Saturday, March 12, 2011

The Fascist Occult Unconscious of the World We Live In

"Fascism has awakened a sleeping world to the realities of the irrational, mystical character structure of the people of the world."

    — Wilhelm Reich

The paranoid fascist mentality is deeply ingrained in modern civilization. It is a deadlier mutation of the paranoiac magical thinking of primitive man, except that in a world in which one is menaced more by the forces of society than the forces of nature, occult thinking personalizes an impersonal and incomprehensible sociooeconomic system by constructing a narrative of mysterious omniscient, omnipotent, and omnimalevolent entities who operate according to a consistent master plan.

Stark naked sociology of religion

While I'm trying to remember just why I can't stand Rodney Stark, let me call your attention to this article:

Stark, Rodney. "Religious Effects: In Praise of 'Idealistic Humbug'," Review of Religious Research, 41: 3, 2000, pp. 289-310.

Stark indicts the entire sociological tradition for denying religious belief as a socially causal factor. Stark aims to prove that certain historical events attributed to material causes have their roots in religious beliefs. Stark also argues that a sociology of religion ultimately rests on a sociology of gods.

Stark's examples are indeed interesting, but he missed something in his analysis of what's wrong with Marxist as well as other sociological explanations of religion.

If you'll notice, the problem centers on attributing ostensibly religious motives to economic or political motives. Apparently, a fair amount of bad Marxism was done this way. But positing a duality of motives in this way obscures the way in which people interpret their experience through the lens of their ideology, and more fundamentally, how their very subjectivity is formed.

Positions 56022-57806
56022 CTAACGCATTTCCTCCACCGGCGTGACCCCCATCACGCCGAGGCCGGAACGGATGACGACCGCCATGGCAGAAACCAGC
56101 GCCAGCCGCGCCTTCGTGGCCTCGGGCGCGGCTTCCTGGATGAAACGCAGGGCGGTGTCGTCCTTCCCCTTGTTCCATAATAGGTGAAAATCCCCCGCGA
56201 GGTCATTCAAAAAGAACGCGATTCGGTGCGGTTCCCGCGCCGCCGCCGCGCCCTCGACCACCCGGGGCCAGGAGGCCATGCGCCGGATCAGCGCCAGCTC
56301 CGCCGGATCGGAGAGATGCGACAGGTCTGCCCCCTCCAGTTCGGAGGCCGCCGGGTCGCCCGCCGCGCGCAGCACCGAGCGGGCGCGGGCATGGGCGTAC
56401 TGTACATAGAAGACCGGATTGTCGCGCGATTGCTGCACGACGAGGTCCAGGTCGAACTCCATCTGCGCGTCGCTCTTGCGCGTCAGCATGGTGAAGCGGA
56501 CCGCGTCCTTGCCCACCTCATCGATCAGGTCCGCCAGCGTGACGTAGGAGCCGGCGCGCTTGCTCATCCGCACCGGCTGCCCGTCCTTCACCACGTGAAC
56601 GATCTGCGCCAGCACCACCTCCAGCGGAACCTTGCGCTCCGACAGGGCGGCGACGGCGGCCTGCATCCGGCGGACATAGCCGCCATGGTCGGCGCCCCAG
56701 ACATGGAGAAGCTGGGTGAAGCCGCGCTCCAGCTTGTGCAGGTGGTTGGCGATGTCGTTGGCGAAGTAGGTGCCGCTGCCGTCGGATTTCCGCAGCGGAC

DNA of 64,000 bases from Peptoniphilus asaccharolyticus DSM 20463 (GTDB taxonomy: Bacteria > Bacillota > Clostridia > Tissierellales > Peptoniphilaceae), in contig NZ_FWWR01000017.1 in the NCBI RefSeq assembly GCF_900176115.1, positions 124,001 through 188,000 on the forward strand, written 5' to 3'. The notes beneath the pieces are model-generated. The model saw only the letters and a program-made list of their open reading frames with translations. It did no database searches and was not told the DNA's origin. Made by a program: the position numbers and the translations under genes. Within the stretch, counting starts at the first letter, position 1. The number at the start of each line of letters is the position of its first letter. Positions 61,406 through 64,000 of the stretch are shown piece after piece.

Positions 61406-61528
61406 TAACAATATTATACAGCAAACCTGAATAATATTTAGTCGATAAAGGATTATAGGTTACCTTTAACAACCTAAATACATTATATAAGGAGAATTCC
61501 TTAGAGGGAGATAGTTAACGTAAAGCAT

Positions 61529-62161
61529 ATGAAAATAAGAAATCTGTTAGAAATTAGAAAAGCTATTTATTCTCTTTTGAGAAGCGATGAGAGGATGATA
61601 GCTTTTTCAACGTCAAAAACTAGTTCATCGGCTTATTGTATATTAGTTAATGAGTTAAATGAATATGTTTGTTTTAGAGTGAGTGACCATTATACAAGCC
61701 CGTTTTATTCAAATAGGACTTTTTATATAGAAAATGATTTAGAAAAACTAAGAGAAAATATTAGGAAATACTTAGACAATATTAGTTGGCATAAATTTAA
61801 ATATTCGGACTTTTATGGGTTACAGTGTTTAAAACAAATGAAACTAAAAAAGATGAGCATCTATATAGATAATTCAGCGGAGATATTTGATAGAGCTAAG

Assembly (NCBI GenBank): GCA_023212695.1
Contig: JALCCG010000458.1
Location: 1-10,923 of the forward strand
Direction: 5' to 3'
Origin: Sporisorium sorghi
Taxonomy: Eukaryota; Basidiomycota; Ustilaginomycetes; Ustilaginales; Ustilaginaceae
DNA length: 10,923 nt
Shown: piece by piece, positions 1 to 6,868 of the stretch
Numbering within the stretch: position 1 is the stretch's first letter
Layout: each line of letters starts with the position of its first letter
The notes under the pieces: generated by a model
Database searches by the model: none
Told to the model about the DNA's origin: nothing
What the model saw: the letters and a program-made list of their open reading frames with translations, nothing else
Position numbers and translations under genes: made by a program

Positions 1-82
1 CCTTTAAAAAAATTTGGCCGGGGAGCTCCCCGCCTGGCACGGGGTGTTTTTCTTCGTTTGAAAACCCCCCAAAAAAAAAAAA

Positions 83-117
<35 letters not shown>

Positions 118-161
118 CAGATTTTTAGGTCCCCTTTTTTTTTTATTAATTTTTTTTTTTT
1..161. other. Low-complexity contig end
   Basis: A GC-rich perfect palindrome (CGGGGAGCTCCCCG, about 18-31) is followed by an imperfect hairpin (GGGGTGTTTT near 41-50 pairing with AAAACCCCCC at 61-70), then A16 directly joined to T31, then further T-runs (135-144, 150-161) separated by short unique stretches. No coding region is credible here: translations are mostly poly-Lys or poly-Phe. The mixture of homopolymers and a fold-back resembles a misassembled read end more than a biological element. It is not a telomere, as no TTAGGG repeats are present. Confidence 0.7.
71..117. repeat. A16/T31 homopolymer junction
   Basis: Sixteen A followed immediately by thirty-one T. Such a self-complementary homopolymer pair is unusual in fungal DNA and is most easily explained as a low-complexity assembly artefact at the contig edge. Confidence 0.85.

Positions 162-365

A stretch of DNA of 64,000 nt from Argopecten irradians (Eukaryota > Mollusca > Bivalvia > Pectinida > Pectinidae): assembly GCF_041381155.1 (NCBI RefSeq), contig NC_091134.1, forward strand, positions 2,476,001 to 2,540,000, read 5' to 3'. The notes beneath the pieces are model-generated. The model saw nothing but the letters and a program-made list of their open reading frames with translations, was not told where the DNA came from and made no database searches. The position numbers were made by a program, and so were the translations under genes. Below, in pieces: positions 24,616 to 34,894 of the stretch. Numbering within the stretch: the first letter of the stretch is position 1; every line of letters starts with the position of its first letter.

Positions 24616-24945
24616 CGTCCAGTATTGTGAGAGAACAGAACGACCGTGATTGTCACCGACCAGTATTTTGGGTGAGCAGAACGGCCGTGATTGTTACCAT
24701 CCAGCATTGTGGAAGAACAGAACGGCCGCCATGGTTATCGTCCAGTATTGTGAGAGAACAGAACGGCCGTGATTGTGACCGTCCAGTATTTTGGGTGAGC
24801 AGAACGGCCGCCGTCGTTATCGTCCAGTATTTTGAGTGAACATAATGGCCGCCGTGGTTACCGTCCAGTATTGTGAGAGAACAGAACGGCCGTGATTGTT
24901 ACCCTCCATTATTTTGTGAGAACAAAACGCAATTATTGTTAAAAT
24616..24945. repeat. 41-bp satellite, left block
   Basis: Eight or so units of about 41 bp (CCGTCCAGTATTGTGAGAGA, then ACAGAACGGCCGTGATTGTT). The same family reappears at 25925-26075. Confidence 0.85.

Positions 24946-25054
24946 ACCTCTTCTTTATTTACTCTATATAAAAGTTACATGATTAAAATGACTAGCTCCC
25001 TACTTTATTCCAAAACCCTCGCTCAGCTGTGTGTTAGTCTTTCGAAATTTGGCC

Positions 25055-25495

The question, never satisfactorily addressed within the atheist movement, and apparently not fully via sociology, is what is religion exactly and what is its relation to social causality? Only dialectical social theory can address this riddle, not economism, not a crude conception of ulterior motives, not an assumption that irrational mythical thinking is a mechanically determined epiphenomenon of rational material interests, not just a translation of subjective motivations into putative objective material motivations without taking into account the formation of subjectivity itself.

Stark has some interesting observations, and his notion of the consequences of causal efficacy attributed to gods is worth investigating, but he remains trapped within the parameters of bourgeois sociology.

Wednesday, March 9, 2011

Marxism & the Jewish Question

There are certain foci of social and historical investigation, which, when plumbed to their depths, unravel the entire weave of the modern world. Such are the roles of Jews in Europe and blacks in the Western hemisphere. In addition to the question of instrumental politics, there is the theoretical grasp of the collective existence of these groups, which, I argue, is the most symptomatic indicator of the progress and limitations of social theory.  Thus, to advance one of my research projects . . .

Marxism & the Jewish Question: Selected Bibliography

This links to a related project of mine:

L. L. Zamenhof & the Cultural, Religious, Professional & Political Context of 19th-20th Century Eastern European Jewish Intellectuals: Selected Bibliography

Here is another resource, from the Marxists Internet Archive:

Jews, Marxism and the Worker’s Movement

Earl Browder, the Communist Party, & religion in the 1930s